This article was prompted by a reader’s comment on a recently published article here at PPT.  The comment follows:

“I was always taught that per 1 John 1:9 all Christians are to confess their sins to God on a regular basis. How does that fit in with your studies? If we are no longer able to sin because we aren’t under the Law then how does that passage make sense? You have alluded to the fact that we believers still don’t love perfectly and still do things that are forbidden under the Law. Do we still need to confess our sins regularly to maintain a right relationship with God?”

This is an excellent question and one that bears addressing.  The reader brings up a valid point.  I have often addressed this question in the past with other people in various forms of social media with varying degrees of success; success being determined by how much that person clung to church orthodoxy being the authority that determined his version of truth for reality.  But I don’t think I have ever addressed the question in an actual blog post.

First, I think we have to acknowledge that if we take 1 John 1:9 alone without any supporting context we have an immediate problem because we have a glaring contradiction with 1 John 3:9:

If we confess our sins, he is faithful and just to forgive us our sins, and to cleanse us from all unrighteousness.” ~ 1 John 1:9
“Whosoever is born of God doth not commit sin; for his seed remaineth in him: and he cannot sin, because he is born of God.” ~ 1 John 3:9

Contradictions (paradox,”mystery”) occur whenever we have incompatible assumptions.  The way church orthodoxy handles this contradiction is to re-interpret 1:John 3:9 and insert the word “practice” which is not the word used in the manuscript.

“No one born of God makes a practice of sinning, for God’s seed abides in him, and he cannot keep on sinning because he has been born of God.” ~ 1 John 3:9 (ESV)

Notice that because of the church’s orthodox assumption of righteousness by perfect law-keeping, the ESV interpretation holds out the possibility for believers to keep sinning and thus the need for continual forgiveness of present sin as referenced in 1 John 1:9. I have written a comprehensive article on this subject here.

But the proper way to handle contradictions such as this one is to evaluate our assumptions and determine which one is false.  Whenever we are evaluating passages of scripture there are a few things we need to take into consideration:

  1. The immediate context of the passage
  2. The overall historical context during which time the passage was written
  3. To whom it was written
  4. Grammatical structure.

While John is writing to believers, he is addressing a larger issue, specifically, a sect of gnosticism that had made its way into the assemblies by some false teachers. This particular brand of gnosticism divided man into spirit and flesh and that any time man “sinned” he only did so in his flesh, but his spirit was unaffected. 1 John 1:9 is only part of a larger argument John is making to refute this idea. Paul addressed this historical context in this series of articles beginning here.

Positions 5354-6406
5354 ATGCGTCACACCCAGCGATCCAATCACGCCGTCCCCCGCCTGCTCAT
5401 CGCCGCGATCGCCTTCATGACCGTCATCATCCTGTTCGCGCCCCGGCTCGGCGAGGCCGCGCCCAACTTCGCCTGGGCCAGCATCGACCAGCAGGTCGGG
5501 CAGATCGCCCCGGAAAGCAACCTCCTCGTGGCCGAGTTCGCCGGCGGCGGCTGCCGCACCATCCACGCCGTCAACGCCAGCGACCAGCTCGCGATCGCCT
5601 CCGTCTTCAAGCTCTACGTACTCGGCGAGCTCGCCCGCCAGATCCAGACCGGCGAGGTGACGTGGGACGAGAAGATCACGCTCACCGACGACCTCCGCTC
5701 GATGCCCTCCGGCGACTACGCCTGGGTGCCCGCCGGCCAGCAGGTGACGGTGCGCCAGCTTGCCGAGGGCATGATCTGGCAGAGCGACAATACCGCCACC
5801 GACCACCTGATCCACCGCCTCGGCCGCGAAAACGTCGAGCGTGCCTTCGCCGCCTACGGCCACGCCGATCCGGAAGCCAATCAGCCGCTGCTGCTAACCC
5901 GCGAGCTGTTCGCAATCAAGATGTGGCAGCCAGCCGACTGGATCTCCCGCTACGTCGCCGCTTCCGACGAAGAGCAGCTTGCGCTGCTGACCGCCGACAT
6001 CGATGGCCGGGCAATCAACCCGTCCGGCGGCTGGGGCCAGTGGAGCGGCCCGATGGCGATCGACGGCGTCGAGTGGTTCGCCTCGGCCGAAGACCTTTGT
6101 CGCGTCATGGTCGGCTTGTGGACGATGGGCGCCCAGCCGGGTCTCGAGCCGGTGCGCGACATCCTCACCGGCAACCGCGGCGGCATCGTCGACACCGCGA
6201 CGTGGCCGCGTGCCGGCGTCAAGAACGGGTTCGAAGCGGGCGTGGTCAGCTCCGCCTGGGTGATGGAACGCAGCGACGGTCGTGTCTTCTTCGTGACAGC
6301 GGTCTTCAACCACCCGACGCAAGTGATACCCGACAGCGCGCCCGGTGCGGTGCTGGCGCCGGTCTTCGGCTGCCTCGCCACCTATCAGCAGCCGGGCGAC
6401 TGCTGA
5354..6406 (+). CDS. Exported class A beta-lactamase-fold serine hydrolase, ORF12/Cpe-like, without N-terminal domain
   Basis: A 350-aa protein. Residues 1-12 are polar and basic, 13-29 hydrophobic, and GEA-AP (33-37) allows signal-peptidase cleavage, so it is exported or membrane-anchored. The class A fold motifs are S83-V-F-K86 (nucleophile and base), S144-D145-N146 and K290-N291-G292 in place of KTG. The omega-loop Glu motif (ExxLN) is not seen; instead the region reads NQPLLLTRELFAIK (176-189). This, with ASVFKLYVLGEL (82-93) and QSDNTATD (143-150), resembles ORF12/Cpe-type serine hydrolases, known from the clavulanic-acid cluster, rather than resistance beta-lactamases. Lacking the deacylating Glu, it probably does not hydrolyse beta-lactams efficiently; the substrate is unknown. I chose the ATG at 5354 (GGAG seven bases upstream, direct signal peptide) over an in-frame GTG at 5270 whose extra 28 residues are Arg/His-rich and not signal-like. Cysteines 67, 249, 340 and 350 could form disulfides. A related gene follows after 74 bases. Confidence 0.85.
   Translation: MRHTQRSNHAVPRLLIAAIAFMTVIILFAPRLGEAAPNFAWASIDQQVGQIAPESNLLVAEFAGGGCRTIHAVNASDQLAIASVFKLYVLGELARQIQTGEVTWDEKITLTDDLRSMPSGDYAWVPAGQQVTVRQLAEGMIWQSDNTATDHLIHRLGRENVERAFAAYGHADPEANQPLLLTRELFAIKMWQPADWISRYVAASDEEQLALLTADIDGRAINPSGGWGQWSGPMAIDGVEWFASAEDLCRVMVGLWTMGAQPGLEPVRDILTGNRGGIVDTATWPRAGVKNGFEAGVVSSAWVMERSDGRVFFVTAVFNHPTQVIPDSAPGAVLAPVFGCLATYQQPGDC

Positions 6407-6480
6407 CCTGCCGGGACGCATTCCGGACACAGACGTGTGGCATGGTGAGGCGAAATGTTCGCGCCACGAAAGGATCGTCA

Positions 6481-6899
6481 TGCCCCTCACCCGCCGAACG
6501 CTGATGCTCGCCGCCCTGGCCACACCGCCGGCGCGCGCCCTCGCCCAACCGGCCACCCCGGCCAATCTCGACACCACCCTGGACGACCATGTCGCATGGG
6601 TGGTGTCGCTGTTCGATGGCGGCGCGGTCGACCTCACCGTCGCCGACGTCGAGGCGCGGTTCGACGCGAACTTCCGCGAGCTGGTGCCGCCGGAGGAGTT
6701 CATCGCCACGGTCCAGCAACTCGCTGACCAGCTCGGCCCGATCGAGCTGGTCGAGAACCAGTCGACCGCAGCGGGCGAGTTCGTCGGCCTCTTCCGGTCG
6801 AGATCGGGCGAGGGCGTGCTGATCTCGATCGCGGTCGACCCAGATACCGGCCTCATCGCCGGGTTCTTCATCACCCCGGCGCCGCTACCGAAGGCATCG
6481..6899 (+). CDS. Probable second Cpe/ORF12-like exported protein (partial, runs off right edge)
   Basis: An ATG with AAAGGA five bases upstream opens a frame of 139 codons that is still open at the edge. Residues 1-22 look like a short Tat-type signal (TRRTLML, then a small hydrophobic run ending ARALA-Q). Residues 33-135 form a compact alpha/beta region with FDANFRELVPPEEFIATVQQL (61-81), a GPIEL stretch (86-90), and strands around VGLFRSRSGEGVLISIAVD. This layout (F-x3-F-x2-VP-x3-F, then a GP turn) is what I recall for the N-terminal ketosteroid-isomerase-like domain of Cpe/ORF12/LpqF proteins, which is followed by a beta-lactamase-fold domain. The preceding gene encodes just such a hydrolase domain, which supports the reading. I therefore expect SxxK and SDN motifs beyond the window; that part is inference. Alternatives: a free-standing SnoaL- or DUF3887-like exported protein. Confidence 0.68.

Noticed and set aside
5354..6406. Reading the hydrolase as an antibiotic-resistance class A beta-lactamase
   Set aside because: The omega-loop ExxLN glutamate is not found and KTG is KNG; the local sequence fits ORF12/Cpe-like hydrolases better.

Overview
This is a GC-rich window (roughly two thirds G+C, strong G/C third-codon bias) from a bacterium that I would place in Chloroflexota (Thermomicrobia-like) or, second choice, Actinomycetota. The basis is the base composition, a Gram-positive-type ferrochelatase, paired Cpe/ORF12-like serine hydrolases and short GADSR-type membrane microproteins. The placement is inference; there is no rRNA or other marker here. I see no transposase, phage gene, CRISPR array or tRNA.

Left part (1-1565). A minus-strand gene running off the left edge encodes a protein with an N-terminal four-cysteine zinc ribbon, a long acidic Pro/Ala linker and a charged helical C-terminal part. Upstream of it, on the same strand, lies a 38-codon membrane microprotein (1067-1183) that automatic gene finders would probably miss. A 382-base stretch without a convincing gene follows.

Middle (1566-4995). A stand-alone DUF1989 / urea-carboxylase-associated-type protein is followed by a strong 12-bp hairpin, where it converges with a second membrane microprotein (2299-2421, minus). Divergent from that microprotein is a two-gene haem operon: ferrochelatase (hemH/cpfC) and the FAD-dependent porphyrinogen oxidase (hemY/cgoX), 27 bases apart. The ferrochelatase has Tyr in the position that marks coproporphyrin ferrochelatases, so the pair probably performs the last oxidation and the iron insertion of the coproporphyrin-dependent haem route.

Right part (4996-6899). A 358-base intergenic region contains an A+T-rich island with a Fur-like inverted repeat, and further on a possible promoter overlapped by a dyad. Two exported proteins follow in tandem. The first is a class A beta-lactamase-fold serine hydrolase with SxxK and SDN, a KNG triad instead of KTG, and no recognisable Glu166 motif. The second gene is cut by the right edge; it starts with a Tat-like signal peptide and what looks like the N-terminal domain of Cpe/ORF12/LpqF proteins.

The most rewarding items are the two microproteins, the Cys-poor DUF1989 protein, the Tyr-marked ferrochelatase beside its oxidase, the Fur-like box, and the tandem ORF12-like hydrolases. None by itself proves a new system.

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The apostle John is actually presenting a series of rhetorical arguments against this brand of gnosticsm. A close inspection of the grammatical structure of verses 6 through 10 reveal the hypothetical nature of his arguments. At right, here is a screen shot from my interlinear Bible software.

Notice that in the Greek, verse 6 begins with the conditional word “εαν” and the accompanying verb in the “subjunctive mood.”  You don’t need to know the technical details of all this, but what is important to know is that this structure is called a 3rd Class Condition.  In Greek, 3rd class conditions are used to present rhetorical or hypothetical arguments.

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If you look at the grammatical structure of verses 6 through 10 you will see they all begin with this same structure for a 3rd class condition.

So in this case, verses 6 through 10 deal with true biblical JUSTIFICATION set against the gnostic idea of justification.  John is not saying that this is something that believers need to do all the time.  He is not stating that this is the present state of believers.  In other words, “we” is not a reference to believers but rather “we” in a general, non-specific sense.  He is showing why the gnostic idea of justification is false, and he is doing so in a very methodical, logical argument using these five rhetorical statements.

Understood in this context, this passage no longer contradicts 1 John 3:9. Having presented the need for justification and how it compares to gnostic doctrine, John goes on to make the case that believers are justified because they have been born again. John understood that because the new creature is God’s offspring, righteousness is not a matter of sinning or not (ie. Law). Righteousness is a state of being by virtue of the fact that they are born of God!  Sin has to do with condemnation.  Believers don’t “sin” because they are no longer under the law’s condemnation. Where there is no law there is no sin.

~ Andy